Transportation Services for People with Disabilities and Older Adults during a Pandemic and Other Emergencies: Lessons Learned during the COVID-19 Pandemic

Transportation services for people with disabilities and older adults are provided, in most communities, by a complex, and often fragile, agglomeration of public, private, and non-profit fixed-route, paratransit, and demand-responsive services that are essential to the well-being of their customers. During the COVID-19 pandemic, service providers faced reduced demand as many people stayed home due to shelter in place orders and to avoid illness. Yet many individuals with disabilities and older adults still needed mobility services, which required strategies to keep customers and drivers safe and respond to unexpected circumstances precipitated by the pandemic. Some communities faced additional challenges because they confronted multiple emergencies (such as fires, floods, ice storms, other climate-related events, and civil unrest) that further disrupted mobility and transportation. During the COVID-19 pandemic, the importance of being prepared and nimble to serve people with disabilities and older adults was evident. While facing many challenges, numerous transportation providers that serve people with disabilities and older adults demonstrated laudable responses to the pandemic and other emergencies they faced, while others struggled to adapt. For example, (1) Drivers’ and passengers’ safety was prioritized by limiting capacity, educating all to stay home if sick or with symptoms, installing partitions in vehicles, checking temperatures, sanitizing vehicles and work spaces, and requiring and providing personal protective equipment (PPE). Other transportation-related employees transitioned to tele-work and continued their responsibilities. (2) The determination of customer eligibility for paratransit services was moved to remote rather than in-person processes enabling those eligible to qualify, as fixed-route transit services were curtailed. (3) Available technologies and data were leveraged and adapted to meet needs revealed by the pandemic. This included communicating with customers about service changes, facilitating COVID-19 testing and vaccination, adding services through subsidized debit card/payment and monitoring systems (i.e., taxi service), and using contactless payment. (4) Relationships formed prior to the pandemic with community-based organizations and government entities that address health, homelessness, and aging and disability-related services were leveraged and expanded. (For example, food was delivered to reduce travel and exposure; special transportation from medical facilities to supportive housing was provided to those who were COVID-19 positive). (4) Direct feedback loops with older adults and people with disabilities informed customers about service changes and design. The COVID-19 pandemic reinforced the importance of enhancing resilience and assuring that community-wide mobility and other critical needs are met during emergencies. Given this, research is needed to help ensure that the positive and negative lessons learned regarding transportation services for people with disabilities and older adults during the COVID-19 pandemic are documented and understood. The objective of this research is to present strategies for public transportation agencies, paratransit providers, human service transportation providers, emergency planners, and their partners to prepare for and be ready to operate transportation services for people with disabilities and older adults during major service disruptions such as a pandemic, natural disasters, and other emergencies. This research should draw on the lessons learned from diverse communities during the COVID-19 pandemic; provide examples of successful strategies; and present implementation methods that can be emulated. The research should address: (1) Planning for emergencies – including scenario planning and operationalizing scenarios that respond to service disruptions due to an emergency (or simultaneous emergencies) and the effects on customers and transportation service providers, including vehicle operators. (2) Continuity of services, adapting to needs of individuals with disabilities and older adults as emergencies unfold, recognizing that service needs will change throughout the stages of the emergencies, and building flexibility into the service structure. (3) Equity, insuring that individuals with disabilities and older adults (especially low income, people of color, and non-English speakers) have mobility and can access the goods and services that meet their needs throughout an emergency (e.g., employment, medical care, medicine, and grocery stores with healthy food). (4) Relationships and partnerships that allow the many providers, partners, and collaborators to serve individuals with disabilities and older adults effectively by working together throughout emergencies. (5) Communication and engagement with appropriate feedback loops among stakeholders and partners, including input from passengers with disabilities and older adults, so there are effective mechanisms in place to respond quickly to what is and is not working. This should occur in advance of and throughout emergencies. (6) Financial sustainability strategies including innovative reimbursement methods; new funding; and alternate contract options for public and private transportation providers and vendors. (7) New and existing technologies that will facilitate preparedness, responsiveness, and enhanced mobility options. (8) Enduring changes to the planning, operation, and regulation of transportation services for people with disabilities and older adults to make the services more adaptive, responsive, and resilient during emergencies and in normal times.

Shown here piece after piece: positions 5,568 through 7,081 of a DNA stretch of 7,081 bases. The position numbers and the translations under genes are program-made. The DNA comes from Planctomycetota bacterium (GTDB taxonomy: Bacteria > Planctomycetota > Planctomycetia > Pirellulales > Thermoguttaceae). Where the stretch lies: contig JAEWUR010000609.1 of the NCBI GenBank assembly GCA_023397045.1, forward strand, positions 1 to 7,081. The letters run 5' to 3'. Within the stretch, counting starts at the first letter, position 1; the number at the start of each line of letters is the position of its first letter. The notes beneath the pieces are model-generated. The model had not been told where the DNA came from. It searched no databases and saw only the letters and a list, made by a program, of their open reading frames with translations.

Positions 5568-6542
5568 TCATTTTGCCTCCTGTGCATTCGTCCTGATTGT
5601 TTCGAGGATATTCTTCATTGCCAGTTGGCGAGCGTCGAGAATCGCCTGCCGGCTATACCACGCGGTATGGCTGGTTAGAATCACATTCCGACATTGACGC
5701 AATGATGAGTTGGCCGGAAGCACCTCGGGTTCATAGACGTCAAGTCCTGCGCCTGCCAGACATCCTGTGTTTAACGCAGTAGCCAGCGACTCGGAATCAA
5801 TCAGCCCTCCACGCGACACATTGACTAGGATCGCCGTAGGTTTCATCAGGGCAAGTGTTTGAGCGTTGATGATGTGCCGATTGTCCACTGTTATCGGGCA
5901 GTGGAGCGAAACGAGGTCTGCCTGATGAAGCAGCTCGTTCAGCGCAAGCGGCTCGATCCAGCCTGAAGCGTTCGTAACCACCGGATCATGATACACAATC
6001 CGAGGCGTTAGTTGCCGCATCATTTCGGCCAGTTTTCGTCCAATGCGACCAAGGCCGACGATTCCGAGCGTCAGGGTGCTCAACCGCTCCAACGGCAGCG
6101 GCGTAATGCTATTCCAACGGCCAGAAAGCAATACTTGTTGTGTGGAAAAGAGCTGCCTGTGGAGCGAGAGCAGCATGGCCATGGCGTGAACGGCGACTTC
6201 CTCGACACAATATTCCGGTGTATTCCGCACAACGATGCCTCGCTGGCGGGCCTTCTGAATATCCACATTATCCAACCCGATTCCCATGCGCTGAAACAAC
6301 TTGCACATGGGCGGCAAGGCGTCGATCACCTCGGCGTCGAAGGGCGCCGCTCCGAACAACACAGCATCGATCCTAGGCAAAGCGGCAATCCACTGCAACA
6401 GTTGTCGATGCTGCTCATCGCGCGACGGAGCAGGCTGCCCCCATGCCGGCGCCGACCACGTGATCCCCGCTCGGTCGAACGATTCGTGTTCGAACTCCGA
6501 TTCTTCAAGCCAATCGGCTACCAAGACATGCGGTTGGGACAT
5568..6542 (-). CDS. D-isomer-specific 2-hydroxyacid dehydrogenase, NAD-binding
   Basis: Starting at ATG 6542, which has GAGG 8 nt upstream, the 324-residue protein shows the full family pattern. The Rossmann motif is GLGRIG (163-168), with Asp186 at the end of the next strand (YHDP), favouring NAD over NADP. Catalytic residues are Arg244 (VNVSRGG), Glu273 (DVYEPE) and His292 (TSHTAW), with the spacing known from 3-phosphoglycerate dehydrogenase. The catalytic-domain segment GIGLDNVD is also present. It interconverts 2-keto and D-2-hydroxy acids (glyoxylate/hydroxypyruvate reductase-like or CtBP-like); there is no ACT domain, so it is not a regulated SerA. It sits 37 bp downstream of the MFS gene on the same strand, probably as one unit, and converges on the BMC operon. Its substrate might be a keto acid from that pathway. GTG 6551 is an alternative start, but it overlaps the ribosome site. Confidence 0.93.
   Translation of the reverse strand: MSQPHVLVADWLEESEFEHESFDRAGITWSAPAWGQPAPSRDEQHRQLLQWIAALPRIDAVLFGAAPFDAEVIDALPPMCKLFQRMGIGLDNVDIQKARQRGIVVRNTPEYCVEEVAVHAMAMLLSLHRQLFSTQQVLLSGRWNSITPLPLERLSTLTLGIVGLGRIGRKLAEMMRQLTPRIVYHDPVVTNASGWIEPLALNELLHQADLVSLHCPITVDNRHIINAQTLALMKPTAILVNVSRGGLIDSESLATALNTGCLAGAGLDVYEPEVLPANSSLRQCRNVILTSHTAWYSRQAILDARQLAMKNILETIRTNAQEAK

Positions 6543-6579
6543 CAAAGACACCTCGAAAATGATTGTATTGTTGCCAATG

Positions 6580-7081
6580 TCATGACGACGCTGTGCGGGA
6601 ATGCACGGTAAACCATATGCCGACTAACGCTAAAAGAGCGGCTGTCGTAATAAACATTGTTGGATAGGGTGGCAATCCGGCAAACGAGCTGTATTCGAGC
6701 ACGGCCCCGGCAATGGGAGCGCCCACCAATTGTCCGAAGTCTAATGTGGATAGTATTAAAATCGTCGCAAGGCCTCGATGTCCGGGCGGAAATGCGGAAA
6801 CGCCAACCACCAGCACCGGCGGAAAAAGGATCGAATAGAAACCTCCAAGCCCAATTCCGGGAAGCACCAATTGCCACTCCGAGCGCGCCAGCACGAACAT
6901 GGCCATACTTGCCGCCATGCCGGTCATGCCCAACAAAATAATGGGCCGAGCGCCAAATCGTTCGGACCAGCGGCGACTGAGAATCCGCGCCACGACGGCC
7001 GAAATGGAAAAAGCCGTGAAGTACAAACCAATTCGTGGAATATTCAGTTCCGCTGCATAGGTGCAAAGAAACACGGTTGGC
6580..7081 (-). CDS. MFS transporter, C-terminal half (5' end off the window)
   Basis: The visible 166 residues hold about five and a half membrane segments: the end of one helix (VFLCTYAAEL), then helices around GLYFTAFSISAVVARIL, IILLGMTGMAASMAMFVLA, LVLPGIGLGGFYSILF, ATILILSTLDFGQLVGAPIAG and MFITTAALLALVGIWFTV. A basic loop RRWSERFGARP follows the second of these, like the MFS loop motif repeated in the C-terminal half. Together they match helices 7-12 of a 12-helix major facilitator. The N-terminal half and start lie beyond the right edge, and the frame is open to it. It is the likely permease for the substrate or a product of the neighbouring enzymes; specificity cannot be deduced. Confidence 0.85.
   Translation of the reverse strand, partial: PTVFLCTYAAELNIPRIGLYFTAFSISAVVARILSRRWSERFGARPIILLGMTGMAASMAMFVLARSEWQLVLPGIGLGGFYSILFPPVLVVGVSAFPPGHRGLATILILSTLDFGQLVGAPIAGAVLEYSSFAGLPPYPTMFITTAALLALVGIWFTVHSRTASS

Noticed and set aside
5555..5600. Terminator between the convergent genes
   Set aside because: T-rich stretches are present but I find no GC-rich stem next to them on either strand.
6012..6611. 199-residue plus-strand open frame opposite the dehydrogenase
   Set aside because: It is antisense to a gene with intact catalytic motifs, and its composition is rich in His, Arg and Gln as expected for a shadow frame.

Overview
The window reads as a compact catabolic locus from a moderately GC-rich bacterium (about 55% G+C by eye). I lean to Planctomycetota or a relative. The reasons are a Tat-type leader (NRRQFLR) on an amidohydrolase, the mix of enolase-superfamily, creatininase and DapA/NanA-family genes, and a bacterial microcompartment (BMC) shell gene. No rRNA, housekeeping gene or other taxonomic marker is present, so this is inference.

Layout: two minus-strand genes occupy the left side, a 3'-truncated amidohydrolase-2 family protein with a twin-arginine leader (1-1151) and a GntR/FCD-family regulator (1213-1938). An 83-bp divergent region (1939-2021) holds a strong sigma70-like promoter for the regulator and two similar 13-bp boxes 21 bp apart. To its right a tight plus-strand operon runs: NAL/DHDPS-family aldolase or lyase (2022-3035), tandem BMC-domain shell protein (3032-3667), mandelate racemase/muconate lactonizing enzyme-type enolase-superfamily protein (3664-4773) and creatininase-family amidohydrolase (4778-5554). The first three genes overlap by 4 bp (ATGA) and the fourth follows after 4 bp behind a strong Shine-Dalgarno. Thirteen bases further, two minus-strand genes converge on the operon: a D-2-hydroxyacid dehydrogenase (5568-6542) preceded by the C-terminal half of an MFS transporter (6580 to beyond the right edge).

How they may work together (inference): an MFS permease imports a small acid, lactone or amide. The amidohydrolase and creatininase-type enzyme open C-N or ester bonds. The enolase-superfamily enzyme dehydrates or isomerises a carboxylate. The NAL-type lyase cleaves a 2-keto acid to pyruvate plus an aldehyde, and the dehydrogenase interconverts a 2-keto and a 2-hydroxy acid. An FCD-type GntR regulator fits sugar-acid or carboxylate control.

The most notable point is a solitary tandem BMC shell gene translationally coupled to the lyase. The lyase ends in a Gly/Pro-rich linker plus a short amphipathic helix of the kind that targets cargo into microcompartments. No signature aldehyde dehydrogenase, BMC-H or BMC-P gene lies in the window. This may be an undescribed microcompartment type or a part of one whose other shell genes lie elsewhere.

Language

  • English

Project

  • Status: Proposed
  • Funding: $100000
  • Contract Numbers:

    Project J-11, Task 42

  • Sponsor Organizations:

    Transit Cooperative Research Program

    Transportation Research Board
    500 Fifth Street, NW
    Washington, DC    20001

    Federal Transit Administration

    1200 New Jersey Avenue, SE
    Washington, DC  United States  20590
  • Project Managers:

    Schwager, Dianne

  • Start Date: 20211201
  • Expected Completion Date: 0
  • Actual Completion Date: 0

Subject/Index Terms

Filing Info

  • Accession Number: 01758962
  • Record Type: Research project
  • Source Agency: Transportation Research Board
  • Contract Numbers: Project J-11, Task 42
  • Files: TRB, RIP
  • Created Date: Nov 23 2020 3:06PM